Christian Ethiopia’s political and territorial decline, which began in the sixteenth century, continues throughout this period due in part to encroachment by pastoral peoples and emergent Muslim states such as Harar, in western Ethiopia. Efforts to unify the Ethiopian Church and restore security and prosperity to the kingdom produce a period of artistic florescence centered at the capital city of Gondar. Along the East African coast, first Portugal and then the sultanate of Oman gain control of Swahili economic centers; Mombasa, in modern-day Kenya, becomes an important state in the eighteenth century under Omani rule. The East African interior, in present-day Rwanda, Burundi, Uganda, and western Kenya and Tanzania, witnesses the development of large states made powerful by trade and improved agriculture. At this time, emblems of leadership imported from the coast and Central Africa are adopted for use throughout the region.
Architecture displaying Islamic influences is built of stone or fossilized coral in Swahili settlements such as Mogadishu, Mombasa, Lamu, Zanzibar, and Kilwa. Windows and doorways are typically framed with geometric and vegetal motifs carved in stone, coral, or wood. Around 1700, plaster begins to replace these as the preferred material for architectural decoration. Carved wooden furniture, often inlaid with ivory, mother-of-pearl, or precious metals, are commissioned by rulers and wealthy merchants.
The kingdom of Ethiopia under Christian kings Fasiladas (r. 1632–67) and Yohannes (r. 1667–82) continues its period of decline. Schisms within the Ethiopian Church lead to rebellions that test these kings’ political authority, while sustained invasions by the pastoral Galla peoples (also called Oromo) weaken their territorial control. Emergent Muslim principalities in western Ethiopia and present-day Djibouti and Somalia compete with the kingdom for economic and political dominance. Iyasu I, who succeeds Yohannes in 1682, subdues rebellious factions within the church and initiates successful trade relations with European and Arabic states, but is ultimately unable to reclaim Ethiopia’s past stability and prosperity. Fasiladas establishes a new capital of Christian Ethiopia at Gondar, north of Lake Tana, in the first half of the seventeenth century, and under Iyasu I the city becomes a celebrated center of Christian art and scholarship. Several churches, including Debre Berham Selassie (“Mount of the Light of the Trinity”), are built during Iyasu’s reign and feature large-scale wall paintings. The distinctive Gondarine painting style, which incorporates new subjects and modes of representation, develops at this time.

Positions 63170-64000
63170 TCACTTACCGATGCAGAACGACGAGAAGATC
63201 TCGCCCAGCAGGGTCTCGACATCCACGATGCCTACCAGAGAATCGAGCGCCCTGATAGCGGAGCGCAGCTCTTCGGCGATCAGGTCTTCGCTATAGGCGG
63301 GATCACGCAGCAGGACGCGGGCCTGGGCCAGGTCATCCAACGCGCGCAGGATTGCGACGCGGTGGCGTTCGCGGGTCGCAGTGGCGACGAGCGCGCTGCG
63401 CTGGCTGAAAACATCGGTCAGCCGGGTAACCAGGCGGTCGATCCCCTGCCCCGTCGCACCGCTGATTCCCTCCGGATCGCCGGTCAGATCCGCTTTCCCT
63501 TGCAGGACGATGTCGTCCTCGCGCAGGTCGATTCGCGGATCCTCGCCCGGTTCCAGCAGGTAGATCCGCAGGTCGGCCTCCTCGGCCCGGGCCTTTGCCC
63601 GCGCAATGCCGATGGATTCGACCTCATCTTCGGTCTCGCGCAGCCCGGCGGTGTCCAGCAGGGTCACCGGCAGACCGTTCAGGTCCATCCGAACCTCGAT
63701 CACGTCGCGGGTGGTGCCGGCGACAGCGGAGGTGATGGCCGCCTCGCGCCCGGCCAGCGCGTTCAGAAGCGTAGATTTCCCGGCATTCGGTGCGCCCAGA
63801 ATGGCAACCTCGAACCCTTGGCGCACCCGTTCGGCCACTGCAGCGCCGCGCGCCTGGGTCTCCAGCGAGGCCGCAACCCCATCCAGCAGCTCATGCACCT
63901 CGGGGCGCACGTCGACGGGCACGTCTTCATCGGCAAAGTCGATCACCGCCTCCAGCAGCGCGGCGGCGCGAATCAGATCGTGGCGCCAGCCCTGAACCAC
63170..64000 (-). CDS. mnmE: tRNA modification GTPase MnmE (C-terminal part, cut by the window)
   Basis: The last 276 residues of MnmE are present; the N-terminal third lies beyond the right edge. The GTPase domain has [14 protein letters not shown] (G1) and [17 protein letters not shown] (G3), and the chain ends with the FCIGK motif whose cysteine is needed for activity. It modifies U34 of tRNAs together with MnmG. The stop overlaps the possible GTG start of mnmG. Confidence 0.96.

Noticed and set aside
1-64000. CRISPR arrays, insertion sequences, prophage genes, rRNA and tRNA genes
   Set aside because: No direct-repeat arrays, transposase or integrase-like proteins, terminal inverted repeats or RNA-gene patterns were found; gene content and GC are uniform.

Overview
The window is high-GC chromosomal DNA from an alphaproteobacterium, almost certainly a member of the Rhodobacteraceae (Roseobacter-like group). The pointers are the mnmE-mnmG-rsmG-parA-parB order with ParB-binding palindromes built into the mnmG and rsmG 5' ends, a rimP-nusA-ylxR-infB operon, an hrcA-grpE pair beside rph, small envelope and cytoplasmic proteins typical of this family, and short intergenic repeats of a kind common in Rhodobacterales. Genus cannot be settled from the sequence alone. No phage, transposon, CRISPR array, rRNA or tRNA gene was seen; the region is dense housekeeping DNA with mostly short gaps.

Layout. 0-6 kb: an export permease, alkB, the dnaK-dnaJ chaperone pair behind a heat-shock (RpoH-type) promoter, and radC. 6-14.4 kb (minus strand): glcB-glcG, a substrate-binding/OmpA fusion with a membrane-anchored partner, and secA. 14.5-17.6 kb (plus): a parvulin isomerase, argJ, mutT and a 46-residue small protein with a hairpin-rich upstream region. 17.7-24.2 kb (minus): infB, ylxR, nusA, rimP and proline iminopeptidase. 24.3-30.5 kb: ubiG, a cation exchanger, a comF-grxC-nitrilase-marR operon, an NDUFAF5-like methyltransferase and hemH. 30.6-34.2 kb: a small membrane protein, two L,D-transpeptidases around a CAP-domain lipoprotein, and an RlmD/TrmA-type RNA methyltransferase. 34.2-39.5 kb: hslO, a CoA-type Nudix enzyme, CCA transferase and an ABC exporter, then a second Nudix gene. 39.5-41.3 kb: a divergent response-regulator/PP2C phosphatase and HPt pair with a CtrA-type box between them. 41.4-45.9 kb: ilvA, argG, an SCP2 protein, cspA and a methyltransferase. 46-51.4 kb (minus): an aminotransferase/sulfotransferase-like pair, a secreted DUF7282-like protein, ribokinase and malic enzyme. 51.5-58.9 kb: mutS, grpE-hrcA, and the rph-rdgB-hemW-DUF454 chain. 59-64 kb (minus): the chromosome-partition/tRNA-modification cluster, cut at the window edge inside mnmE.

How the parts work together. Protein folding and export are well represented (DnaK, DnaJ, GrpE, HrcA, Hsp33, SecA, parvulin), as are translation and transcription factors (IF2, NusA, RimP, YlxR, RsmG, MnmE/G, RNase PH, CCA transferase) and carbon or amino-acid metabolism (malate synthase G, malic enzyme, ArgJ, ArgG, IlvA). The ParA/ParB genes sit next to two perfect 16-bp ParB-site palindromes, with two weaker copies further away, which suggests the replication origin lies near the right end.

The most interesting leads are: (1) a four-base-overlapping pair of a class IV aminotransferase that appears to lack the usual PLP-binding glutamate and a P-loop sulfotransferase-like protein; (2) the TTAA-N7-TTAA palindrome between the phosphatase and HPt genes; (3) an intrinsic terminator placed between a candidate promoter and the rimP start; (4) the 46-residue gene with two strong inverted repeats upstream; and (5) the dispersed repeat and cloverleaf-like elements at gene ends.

Portugal conquers the Swahili port of Mombasa in present-day Kenya.
The sultanate of Harar, in western Ethiopia, is founded by ‘Ali ibn Dawud and becomes the most important center of Islamic learning and culture in the Horn of Africa. Throughout the eighteenth century, caravans from Harar are key factors in the spread and revitalization of Islam in southern Ethiopia.
The kingdom of Rwanda comes to prominence in the area between lakes Victoria and Kivu, in the present-day countries of Rwanda and Burundi. Rwanda is a highly stratified, multiethnic society supported by agriculture and the flourishing trade that links the many lake-dwelling communities in this region. During the late seventeenth century, Rwanda expands its territorial control by integrating neighboring rulers into the kingdom as abiiru, hereditary guardians of the principles, rituals, and emblems of Rwandan royal power. Archaeological excavations of the tomb of King Cyirima Rujugira, who according to oral traditions died in either 1708 or 1768, have unearthed a wealth of grave objects associated with Rwandan rulership. Imported beads from India and Europe complement locally made items of pottery, iron, shell, bone, and rock crystal. Among the most significant of these objects are conical iron anvils similar to those found throughout the Luba kingdom at this time.
Luba principles of leadership reach the Fipa plateau between lakes Tanganyika and Rukwa in present-day western Tanzania. The introduction of Luba political culture, as well as millet and ironworking, is ascribed to the hero Ntatatkwa who, according to origin myths, migrated to the region from the Luba heartland in the present-day Democratic Republic of Congo.
With the decline of Portuguese influence along the East African coast, the sultanate of Oman (on the western end of the Arabian Peninsula) asserts political and economic dominance over the region. Mombasa becomes an important state under the Omani-derived Mazrui dynasty while the southern coast, controlled by the Busa’idi dynasty, also enjoys a period of prosperity.
Disks made from the sawed-off ends of conus shells (conus litteratus) become widespread emblems of leadership in what is today Tanzania and southern Kenya. These forms are also employed as chiefly paraphernalia among cultures throughout Central Africa, including the Chokwe, Luba, and Tabwa peoples.
Ivory hunters, possibly of Yao origin, settle in Tumbuka along the western shores of Lake Malawi, introducing Swahili customs from the coastal region of present-day Tanzania and Mozambique. Subsequently, turbans of dark blue or black cloth are adopted throughout the region as chiefly headgear.
“Eastern Africa, 1600–1800 A.D.” In Heilbrunn Timeline of Art History. New York: The Metropolitan Museum of Art, 2000–. http://www.metmuseum.org/toah/ht/?period=09®ion=afa (October 2003)